• Section III – Processing of H-1B petitions where there is a question of eligibility for an H-1B extension past the 6-year limit under §104(c) of AC21 (aliens subject to per country limitations).
  • Section IV – Processing of H-1B petitions where there is a question of the affect of H-1B portability under §105 of AC21.


I. Q & A ON PROCESSING OF I-140 PETITIONS AND I-485 APPLICATIONS UNDER THE I-140 PORTABILITY PROVISIONS OF §106(C) OF AC21

Question 1. How should service centers or district offices process unapproved I-140 petitions that were concurrently filed with I-485 applications that have been pending 180 days in relation to the I-140 portability provisions under §106(c) of AC21?
Answer: If it is discovered that a beneficiary has ported off of an unapproved I-140 and I-485 that has been pending for 180 days or more, the following procedures should be applied:

A. Review the pending I-140 petition to determine if the preponderance of the evidence establishes that the case is approvable or would have been approvable had it been adjudicated within 180 days. If the petition is approvable but for an ability to pay issue or any other issue relating to a time after the filing of the petition, approve the petition on it’s merits. Then adjudicate the adjustment of status application to determine if the new position is the same or similar occupational classification for I-140 portability purposes.
B. If a request for additional evidence (RFE) is necessary to resolve a material issue, other than post-filing issues such as ability to pay, an RFE can be issued to try to resolve the issue. When a response is received, and if the petition is approvable, follow the procedures in part A above.

Question 2. How should service centers or district offices process unapproved I-140 petitions that were concurrently filed with I-485 applications that have been pending 180 days and a Request for Evidence (RFE) has been issued?
Answer: If a response to an RFE is received, and the response does not adequately address the issues, or the response is simply that the beneficiary no longer works for the petitioner, or a response is not received at all, and the petition still cannot be approved:

A. Deny the petition on the merits of the case; and
B. Deny the I-485 and the portability request since there was never an approved petition from which to port.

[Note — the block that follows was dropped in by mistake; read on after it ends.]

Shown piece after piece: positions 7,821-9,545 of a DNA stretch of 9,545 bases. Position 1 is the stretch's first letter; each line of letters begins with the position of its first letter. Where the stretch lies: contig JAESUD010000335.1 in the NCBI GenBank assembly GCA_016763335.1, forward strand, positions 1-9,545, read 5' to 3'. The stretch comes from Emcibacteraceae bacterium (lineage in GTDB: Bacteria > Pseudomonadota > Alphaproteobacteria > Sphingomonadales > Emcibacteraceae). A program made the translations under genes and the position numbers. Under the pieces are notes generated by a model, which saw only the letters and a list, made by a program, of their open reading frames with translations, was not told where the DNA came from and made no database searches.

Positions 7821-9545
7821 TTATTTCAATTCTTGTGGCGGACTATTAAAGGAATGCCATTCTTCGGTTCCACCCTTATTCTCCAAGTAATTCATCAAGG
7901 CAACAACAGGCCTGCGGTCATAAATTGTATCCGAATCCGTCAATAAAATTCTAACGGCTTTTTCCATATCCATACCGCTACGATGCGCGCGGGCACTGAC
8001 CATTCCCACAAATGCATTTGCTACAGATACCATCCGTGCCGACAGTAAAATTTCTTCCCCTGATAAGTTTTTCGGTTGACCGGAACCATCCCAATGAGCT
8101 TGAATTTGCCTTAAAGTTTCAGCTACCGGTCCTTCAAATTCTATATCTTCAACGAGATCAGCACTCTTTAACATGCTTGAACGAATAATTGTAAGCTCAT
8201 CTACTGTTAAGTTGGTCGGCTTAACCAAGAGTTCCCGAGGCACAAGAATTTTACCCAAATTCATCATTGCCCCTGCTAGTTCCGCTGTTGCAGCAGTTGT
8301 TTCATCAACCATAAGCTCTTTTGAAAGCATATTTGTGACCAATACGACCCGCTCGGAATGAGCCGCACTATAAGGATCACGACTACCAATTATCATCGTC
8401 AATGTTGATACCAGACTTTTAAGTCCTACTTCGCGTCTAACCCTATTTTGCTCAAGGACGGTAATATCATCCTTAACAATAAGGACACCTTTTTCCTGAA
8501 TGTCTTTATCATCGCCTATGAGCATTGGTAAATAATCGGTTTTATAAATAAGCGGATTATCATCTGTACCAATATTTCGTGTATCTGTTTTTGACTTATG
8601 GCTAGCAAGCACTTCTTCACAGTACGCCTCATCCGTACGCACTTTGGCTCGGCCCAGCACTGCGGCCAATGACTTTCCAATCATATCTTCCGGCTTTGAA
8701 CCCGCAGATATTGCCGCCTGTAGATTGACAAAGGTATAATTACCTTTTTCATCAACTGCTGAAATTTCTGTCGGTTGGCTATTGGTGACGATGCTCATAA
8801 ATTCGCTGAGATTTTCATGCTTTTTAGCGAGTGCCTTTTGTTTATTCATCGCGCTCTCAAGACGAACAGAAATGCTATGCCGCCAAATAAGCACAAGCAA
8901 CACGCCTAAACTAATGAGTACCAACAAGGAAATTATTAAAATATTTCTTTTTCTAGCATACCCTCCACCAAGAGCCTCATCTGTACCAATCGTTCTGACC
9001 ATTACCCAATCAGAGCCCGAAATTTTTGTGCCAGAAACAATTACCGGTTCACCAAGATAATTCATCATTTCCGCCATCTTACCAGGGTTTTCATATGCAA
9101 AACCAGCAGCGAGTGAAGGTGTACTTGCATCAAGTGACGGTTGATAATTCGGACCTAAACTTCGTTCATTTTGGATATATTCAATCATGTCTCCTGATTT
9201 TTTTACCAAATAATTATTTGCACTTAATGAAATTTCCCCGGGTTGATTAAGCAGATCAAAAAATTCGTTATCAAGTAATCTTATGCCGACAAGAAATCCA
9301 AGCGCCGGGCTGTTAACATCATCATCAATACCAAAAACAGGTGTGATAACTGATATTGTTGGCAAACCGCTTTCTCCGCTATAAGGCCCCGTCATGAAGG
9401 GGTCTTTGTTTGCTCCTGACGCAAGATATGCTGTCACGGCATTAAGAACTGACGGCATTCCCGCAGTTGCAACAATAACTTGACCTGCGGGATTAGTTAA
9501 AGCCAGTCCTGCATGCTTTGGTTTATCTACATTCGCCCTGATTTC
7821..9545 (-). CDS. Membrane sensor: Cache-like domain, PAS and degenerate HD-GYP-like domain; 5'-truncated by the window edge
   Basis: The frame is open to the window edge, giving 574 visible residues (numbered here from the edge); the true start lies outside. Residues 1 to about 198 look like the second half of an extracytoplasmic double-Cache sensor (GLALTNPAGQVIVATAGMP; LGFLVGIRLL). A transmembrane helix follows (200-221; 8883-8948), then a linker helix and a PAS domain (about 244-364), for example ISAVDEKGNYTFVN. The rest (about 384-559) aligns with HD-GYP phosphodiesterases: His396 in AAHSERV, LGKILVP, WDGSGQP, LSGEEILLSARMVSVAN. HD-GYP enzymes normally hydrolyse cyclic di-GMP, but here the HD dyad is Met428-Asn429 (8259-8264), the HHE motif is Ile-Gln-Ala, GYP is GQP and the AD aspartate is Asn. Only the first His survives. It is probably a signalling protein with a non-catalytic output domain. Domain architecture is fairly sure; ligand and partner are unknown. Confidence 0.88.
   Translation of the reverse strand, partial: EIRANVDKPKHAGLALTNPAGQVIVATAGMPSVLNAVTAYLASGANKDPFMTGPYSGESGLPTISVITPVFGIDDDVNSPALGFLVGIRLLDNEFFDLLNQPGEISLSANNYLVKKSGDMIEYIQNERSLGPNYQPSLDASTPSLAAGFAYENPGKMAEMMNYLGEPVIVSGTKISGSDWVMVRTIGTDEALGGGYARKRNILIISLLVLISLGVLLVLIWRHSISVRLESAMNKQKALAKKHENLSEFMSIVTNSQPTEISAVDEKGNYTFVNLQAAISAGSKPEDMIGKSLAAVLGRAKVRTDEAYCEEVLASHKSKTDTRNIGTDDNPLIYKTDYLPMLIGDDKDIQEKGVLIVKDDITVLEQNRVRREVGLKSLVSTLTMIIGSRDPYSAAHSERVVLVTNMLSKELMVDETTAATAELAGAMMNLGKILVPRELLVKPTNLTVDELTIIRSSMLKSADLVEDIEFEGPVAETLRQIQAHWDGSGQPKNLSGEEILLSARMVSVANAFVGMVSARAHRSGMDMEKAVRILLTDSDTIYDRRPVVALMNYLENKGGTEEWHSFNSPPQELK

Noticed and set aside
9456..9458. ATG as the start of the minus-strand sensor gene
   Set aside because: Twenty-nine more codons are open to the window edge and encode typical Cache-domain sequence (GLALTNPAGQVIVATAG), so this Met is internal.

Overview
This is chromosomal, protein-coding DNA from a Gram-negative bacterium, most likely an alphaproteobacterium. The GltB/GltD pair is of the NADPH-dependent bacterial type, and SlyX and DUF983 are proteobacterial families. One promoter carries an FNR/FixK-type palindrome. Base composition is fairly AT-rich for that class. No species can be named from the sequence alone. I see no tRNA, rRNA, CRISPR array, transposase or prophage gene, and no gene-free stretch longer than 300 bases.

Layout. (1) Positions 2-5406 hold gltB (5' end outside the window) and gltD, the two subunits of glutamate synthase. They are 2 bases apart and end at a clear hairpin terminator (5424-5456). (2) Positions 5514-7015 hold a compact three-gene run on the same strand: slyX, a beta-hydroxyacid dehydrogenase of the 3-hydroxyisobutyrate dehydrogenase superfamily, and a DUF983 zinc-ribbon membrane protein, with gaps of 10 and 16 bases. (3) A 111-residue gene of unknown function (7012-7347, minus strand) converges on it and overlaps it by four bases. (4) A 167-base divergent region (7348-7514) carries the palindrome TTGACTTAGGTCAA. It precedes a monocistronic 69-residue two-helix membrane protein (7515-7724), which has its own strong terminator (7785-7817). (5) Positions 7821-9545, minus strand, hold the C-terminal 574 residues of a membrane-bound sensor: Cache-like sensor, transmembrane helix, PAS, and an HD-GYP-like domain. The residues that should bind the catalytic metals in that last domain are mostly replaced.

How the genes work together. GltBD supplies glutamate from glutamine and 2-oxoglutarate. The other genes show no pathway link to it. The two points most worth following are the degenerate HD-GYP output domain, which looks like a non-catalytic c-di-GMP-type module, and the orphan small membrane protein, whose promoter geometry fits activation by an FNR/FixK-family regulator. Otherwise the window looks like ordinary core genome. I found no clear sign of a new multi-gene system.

Question 3. What is “same or similar” occupational classification for purposes of I-140 portability?
Answer: When making a determination if the new employment is the “same or similar” occupational classification in comparison to the employment in the initial I-140, adjudicators should consider the following factors:

A. Description of the job duties contained in the ETA 750A or the initial I-140 and the job duties of the new employment to determine if they are the “same or similar” occupational classification.
B. The DOT code and/or SOC code assigned to the initial I-140 employment for petitions that have a certified ETA 750A or consider what DOT and/or SOC code is appropriate for the position for an initial I-140 that did not require a certified ETA 750A. Then consider the DOT code and/or SOC code, whichever is appropriate for the new position to make a determination of “same or similar” occupational classification.
C. A substantial discrepancy between the previous and the new wage. (See Question 5 of this section for further clarification).

Question 4. Should service centers or district offices use a difference in geographic location of the employment in the approved labor certification and initial I-140, and the new employment as basis for denial in I-140 portability cases?
Answer: No. The relevant inquiry is if the new position is the same or similar occupational classification to the alien’s I-140 employment when considering the alien’s new position and job duties and not the geographic location of the new employment.

Question 5. Should service centers or district officers use a difference in the wage offered on the approved labor certification and initial I-140, and the new employment as basis for denial in adjustment portability cases?